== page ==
October 19, 2001
MEDIA CONTACT: Karen Blum
Two Johns Hopkins Medicine faculty members have joined the ranks of the National Academy of Sciences' Institute of Medicine (IOM), a prestigious body that brings together national leaders in the fields of health and medicine, social and behavioral sciences, law, administration and economics to develop solutions to a broad range of health policy issues.
Elected this year are Linda P. Fried, M.D., M.P.H., professor of medicine, epidemiology, and health policy and director, Center on Aging and Health; and Bert Vogelstein, M.D., investigator, Howard Hughes Medical Institute, and professor of oncology and pathology.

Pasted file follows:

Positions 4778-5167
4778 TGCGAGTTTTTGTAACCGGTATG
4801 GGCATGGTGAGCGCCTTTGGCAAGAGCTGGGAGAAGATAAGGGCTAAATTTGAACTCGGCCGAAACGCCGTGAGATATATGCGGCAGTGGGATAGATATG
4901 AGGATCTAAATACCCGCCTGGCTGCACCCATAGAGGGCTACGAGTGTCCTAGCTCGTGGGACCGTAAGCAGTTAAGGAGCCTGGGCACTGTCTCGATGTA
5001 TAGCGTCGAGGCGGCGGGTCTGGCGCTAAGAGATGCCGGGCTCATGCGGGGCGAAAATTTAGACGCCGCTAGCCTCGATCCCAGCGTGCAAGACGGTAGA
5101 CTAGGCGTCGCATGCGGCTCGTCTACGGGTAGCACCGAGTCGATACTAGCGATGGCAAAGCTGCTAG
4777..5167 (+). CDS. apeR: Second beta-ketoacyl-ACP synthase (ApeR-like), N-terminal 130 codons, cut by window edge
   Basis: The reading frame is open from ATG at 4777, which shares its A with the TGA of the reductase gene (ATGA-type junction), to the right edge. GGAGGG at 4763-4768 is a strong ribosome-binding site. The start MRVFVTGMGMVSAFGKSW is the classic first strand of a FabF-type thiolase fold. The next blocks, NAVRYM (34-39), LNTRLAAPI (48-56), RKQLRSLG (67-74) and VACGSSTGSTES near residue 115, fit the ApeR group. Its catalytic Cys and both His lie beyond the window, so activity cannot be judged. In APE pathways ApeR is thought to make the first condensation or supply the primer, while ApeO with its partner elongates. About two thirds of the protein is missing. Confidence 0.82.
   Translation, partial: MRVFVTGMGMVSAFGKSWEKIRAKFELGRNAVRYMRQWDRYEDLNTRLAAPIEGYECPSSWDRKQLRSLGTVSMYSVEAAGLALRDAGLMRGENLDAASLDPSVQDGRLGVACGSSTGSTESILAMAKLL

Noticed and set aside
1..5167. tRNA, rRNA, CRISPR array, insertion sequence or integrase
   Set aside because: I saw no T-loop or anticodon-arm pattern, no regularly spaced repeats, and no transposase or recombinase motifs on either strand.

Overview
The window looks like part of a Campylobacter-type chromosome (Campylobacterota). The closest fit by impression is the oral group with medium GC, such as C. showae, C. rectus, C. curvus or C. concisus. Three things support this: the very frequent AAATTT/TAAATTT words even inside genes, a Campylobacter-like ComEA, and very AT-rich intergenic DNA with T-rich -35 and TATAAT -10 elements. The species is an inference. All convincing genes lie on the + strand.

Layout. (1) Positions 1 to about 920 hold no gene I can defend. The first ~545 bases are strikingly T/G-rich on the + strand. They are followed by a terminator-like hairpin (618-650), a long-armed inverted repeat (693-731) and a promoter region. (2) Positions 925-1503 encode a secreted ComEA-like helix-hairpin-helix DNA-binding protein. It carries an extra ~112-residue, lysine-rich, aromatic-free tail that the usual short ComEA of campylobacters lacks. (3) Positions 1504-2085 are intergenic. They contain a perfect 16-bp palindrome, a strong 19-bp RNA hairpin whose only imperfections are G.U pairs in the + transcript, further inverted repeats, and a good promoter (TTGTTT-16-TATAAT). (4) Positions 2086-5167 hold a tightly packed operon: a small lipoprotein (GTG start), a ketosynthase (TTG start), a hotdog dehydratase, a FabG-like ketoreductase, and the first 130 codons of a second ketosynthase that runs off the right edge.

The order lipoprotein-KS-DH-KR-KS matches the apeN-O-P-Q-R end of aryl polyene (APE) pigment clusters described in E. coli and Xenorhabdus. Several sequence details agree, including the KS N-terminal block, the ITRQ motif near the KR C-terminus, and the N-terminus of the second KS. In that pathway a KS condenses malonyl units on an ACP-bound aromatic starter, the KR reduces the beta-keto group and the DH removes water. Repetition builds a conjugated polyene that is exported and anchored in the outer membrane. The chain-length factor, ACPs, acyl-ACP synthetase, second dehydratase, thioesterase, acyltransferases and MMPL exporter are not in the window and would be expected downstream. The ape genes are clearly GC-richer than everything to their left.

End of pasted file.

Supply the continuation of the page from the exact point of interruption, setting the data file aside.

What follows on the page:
New members from Hopkins elected last year and inducted this year are Dean/CEO Edward D. Miller, M.D.; Elias A. Zerhouni, M.D., chairman of the Department of Radiology and executive vice dean of the School of Medicine; Myron L. Weisfeldt, M.D., William Osler Professor and recently appointed chairman of the Department of Medicine; Jacquelyn C. Campbell, Ph.D., R.N., professor and associate dean for doctoral education and research in the School of Nursing; Thomas J. Kelly, M.D., professor and chair of the Department of Molecular Biology and Genetics; Lawrence O. Gostin, J.D., L.L.D, professor of health policy and management at Hopkins School of Public Health, professor of law at Georgetown University, and co-director of the Georgetown/Johns Hopkins Program on Law and Public Health at Georgetown University Law Center; and Catherine D. De Angelis, M.D., on leave from Hopkins and former vice dean for Academic Affairs and Faculty, editor of The Journal of the American Medical Association, and editor in chief of scientific publications, information and multimedia at the American Medical Association.In addition, Solomon H. Snyder, M.D., professor of neuroscience, pharmacology and psychiatry, was honored with the IOM's Rhoda and Bernard Sarnat International Prize in Mental Health at the group's annual meeting Oct. 16. Snyder has been at the forefront of molecular neuroscience as it pertains to mental illness. His efforts have transformed scientific understanding of neurotransmitters with the discovery of endogenous opiates and the finding that gases such as nitric oxide can modulate brain activity. His identification of protein receptors for several neurotransmitters has provided insights into the mechanisms of psychoactive drugs such as Valium, caffeine and morphine. Through these advances, his discoveries have led to improved understanding and treatment of many psychiatric disorders.